# Power series in Physics

1. Oct 31, 2012

### CAF123

1. The problem statement, all variables and given/known data
I have to show that the Planck radiation formula reduces to the Rayleigh-Jeans formula in the classical limit for blackbodies.

3. The attempt at a solution
I can easily show it using power series expansion of $e^{(hc/\lambda kT)}$ but I don't understand really why using a power series approximation makes something tend to the classical limit?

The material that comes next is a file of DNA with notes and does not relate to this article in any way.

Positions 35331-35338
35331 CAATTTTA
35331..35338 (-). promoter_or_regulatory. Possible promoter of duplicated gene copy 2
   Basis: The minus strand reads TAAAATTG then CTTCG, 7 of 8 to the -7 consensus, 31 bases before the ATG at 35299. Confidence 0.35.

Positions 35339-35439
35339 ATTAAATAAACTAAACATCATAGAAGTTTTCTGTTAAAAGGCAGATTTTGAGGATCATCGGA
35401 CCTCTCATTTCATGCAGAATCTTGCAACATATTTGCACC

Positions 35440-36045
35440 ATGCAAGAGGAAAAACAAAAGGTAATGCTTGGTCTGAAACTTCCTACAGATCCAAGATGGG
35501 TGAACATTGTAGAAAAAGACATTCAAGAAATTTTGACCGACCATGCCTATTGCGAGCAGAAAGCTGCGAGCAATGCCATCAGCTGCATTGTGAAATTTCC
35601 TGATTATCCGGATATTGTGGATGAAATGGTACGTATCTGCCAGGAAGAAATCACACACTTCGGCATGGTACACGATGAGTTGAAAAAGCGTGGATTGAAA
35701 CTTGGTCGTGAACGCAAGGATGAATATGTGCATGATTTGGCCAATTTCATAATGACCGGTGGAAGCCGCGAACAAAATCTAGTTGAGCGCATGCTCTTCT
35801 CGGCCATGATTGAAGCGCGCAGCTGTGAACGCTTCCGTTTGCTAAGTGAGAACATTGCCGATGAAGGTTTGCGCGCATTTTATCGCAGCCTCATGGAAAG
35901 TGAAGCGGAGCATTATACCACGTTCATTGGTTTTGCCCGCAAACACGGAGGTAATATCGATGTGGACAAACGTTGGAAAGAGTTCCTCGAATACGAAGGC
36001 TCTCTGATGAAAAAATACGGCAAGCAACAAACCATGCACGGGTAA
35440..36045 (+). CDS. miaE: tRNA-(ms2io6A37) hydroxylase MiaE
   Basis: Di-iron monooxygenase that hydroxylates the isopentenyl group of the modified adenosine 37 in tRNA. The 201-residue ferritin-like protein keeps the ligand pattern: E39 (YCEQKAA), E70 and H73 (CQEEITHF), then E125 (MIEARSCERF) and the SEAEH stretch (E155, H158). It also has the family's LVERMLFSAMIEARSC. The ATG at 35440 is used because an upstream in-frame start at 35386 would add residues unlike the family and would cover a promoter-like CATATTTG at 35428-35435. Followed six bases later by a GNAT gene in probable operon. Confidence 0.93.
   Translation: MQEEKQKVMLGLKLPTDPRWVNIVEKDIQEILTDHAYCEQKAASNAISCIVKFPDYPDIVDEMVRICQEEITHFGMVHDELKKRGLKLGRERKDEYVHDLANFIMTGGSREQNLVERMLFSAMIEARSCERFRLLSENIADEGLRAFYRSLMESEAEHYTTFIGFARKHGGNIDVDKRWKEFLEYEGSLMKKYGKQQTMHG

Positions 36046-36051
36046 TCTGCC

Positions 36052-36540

Similarly, for $E_k = mc^2(\gamma -1)$ tending to $\frac{mv^2}{2}$, in the classical limit. The results are clear, I just don't understand why using a power series actually works.

Many thanks.

2. Oct 31, 2012

### voko

The first term (or terms) of a power series is a good approximation of a function only when its argument is small. Use any estimate of the approximation error to show that formally.

If you can cast "classicality" as a smallness of some argument to some function, then a power series (polynomial, actually) approximation would describe the phenomenon "classically". See how that applies to these two cases.

3. Oct 31, 2012

### CAF123

What do you mean by the word 'argument' here?

4. Nov 1, 2012

### voko

f(x) is function f of argument x.